Should We Rebrand Pocket Money?

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Written by Tim Barnes-Clay

Clint Wilson, father of four and founder of nimbl, questions whether it’s time we replace the term ‘pocket money’.

Come Saturday morning, millions of children across the country will receive their weekly pocket money. Come Saturday afternoon, millions of children across the country will have spent the lot on sweets, toys or apps. It is unfortunate that the first impulse of many children with a pocket full of coins is not to deposit them into a piggy bank, but into a shop till.

In fact, a survey of 10,000 parents and children, conducted by the Royal Economic Society, found that almost a quarter of children fail to save any of their pocket money. This is despite the fact that half of parents give their children pocket money in order to encourage responsible spending habits.

Beyond the classroom

That instilling financial responsibility in children from a young age pays great long-term dividends is difficult to deny. It was for this reason that, in 2014, the Government introduced financial literacy to the national curriculum, ensuring children are taught things like budgeting, saving and the functions of money.

But rather than focusing solely on formal education, we need to look beyond the classroom. We need to look at the example we are setting at home, starting with the very words used. We need to ask ourselves: is the term ‘pocket money’ reinforcing our efforts to teach children financial responsibility, or is it proving counter-productive? Is it time that ‘pocket money’ underwent a rebrand?

As a term, ‘pocket money’ creates the wrong impression if we want our children to save. It suggests a small amount of money designed to be spent all at once; a weekly or monthly treat that does not need to be budgeted. Larger purchases do not tend to be covered by pocket money, but rather by a grant from the ‘Bank of Mum and Dad’. Put simply, pocket money does not engender a sense of financial responsibility and instead trivialises the money given to children.

Moreover, for all the developments in the way we now spend money, we continue to give ‘pocket money’. This is despite the fact that the evolution of mobile banking and the proliferation of contactless payments means that money is no longer exclusively kept in the wallets in our pockets. We need to ensure that children learn that ‘pocket money’ does not have to be pocketed, else we risk letting them forget that money maintains the same value, regardless of form.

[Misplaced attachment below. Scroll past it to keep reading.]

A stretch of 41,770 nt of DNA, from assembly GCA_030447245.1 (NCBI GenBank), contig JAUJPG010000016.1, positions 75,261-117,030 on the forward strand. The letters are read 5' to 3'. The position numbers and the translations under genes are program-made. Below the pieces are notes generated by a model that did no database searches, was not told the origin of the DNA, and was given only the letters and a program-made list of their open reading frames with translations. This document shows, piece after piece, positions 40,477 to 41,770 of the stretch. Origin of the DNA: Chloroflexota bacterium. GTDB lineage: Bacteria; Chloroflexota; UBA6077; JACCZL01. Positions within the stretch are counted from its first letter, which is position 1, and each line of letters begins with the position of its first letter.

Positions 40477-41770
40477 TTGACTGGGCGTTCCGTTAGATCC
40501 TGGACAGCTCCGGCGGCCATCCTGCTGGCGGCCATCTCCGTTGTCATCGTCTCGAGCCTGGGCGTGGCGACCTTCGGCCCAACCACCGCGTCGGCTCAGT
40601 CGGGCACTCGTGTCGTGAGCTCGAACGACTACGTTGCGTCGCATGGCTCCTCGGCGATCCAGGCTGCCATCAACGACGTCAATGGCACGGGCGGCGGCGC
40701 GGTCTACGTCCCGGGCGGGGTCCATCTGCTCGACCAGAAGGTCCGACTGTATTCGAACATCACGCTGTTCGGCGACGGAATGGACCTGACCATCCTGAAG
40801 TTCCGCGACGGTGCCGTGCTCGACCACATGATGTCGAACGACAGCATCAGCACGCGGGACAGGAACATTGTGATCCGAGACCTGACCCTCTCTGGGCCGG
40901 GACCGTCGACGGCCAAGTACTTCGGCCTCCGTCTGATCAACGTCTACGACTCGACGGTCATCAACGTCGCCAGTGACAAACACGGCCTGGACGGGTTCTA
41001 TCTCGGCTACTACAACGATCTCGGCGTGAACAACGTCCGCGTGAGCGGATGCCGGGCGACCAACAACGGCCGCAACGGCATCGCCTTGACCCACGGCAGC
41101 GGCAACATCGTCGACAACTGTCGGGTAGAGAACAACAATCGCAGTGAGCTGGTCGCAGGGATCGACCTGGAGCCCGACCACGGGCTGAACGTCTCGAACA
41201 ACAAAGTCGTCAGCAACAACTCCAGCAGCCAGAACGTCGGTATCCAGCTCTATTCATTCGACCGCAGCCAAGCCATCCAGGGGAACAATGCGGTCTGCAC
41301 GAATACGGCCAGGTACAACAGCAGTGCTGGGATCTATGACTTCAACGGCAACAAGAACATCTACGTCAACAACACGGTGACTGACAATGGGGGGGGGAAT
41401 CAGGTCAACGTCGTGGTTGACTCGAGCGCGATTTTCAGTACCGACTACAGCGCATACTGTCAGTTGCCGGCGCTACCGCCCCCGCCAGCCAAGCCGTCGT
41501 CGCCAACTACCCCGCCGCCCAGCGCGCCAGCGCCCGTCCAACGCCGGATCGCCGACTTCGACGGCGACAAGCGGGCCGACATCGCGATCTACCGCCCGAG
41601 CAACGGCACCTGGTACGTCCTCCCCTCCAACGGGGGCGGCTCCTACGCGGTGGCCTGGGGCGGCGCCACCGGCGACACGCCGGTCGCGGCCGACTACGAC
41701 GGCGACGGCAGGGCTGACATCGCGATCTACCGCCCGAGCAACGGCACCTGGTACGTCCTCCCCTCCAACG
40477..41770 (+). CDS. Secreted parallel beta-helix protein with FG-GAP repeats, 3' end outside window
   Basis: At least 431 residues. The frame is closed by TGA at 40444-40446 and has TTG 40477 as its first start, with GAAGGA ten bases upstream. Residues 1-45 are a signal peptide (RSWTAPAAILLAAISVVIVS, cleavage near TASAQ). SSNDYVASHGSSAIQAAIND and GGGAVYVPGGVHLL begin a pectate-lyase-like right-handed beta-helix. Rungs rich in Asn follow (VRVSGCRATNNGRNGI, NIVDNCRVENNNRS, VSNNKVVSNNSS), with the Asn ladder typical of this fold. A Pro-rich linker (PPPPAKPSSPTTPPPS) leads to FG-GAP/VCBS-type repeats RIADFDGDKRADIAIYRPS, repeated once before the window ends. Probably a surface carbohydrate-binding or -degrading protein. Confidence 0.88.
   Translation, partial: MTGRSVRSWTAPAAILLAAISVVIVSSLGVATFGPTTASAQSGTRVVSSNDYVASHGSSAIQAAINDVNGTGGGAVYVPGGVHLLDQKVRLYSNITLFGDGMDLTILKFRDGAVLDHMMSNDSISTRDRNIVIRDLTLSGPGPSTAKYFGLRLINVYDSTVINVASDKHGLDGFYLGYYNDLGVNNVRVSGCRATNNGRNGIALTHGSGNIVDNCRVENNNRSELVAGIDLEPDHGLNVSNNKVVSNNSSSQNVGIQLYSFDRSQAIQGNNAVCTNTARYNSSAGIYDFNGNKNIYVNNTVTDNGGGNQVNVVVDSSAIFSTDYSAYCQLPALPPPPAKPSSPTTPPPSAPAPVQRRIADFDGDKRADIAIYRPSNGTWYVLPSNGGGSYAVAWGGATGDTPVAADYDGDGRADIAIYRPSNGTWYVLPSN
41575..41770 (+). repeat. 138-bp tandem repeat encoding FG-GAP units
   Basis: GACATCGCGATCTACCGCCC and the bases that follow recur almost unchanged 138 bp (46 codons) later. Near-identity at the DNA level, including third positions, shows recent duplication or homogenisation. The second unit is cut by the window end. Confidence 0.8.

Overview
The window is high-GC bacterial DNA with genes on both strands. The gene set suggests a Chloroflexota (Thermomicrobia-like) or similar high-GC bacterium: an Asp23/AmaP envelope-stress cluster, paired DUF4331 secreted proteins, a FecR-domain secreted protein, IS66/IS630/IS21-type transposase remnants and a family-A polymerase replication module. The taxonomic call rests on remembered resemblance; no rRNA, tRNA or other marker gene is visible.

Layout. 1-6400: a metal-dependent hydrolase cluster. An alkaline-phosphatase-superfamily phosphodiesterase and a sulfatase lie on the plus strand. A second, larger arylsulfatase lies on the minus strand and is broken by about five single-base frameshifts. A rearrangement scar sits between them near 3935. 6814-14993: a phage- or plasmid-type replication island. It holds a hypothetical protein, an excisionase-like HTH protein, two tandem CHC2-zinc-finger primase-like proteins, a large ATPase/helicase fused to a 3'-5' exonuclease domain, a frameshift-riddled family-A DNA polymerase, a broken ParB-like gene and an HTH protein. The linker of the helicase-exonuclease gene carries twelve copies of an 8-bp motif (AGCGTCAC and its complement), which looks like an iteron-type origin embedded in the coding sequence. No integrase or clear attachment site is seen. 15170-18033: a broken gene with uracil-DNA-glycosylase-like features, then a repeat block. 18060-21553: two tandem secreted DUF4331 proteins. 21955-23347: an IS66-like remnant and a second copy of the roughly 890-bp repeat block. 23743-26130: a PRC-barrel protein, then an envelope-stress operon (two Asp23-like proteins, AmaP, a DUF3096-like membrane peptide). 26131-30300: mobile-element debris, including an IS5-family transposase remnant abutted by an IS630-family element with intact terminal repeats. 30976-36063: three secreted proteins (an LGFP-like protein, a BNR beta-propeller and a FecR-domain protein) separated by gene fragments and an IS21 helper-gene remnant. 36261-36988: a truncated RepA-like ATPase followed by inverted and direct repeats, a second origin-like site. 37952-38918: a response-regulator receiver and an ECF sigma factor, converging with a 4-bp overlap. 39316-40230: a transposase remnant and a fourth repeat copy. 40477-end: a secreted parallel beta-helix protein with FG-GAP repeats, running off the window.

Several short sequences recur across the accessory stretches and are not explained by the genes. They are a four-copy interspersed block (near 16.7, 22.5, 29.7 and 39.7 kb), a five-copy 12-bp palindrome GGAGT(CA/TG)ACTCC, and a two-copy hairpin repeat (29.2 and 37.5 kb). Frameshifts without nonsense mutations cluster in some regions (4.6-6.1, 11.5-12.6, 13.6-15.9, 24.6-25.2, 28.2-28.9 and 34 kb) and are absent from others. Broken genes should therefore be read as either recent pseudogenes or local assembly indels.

The rebrand

Perhaps, then, we should rebrand ‘pocket money’ an ‘allowance’? As a term, ‘allowance’ is not only more befitting of an age in which many children receive electronic money, but it could also help encourage a change in a child’s attitude. For one, an ‘allowance’ tends to describe the money given to teenagers and older children who are expected to budget. Plus, although an ‘allowance’ is often used to describe larger sums than weekly ‘pocket money’, it is the principle that is important: it implies an amount of money paid to support their needs or expenses – essentially their living costs, such as a phone, clothes or travel.

My wife and I made the change when our daughters were aged 8 and 9, and they became much more responsible with money. Of course, this did not happen overnight, and was not solely down to the change of terms, but it did help reinforce our attempts to make them more financially responsible.

We also gave them clear guidance about what they could do with their ‘allowance’. They were told that a certain percentage of their money had to saved, another percentage donated or used to help others, while the remainder is spent on items of their choosing. You may well find, like we did, that children begin to save a greater proportion of their allowance than you initially envisioned and that they even enjoy watching their savings grow.

When it comes to instilling and encouraging financial responsibility in our children, we should start at home with the very language we use and as part of this, we should also consider rebranding ‘pocket money’.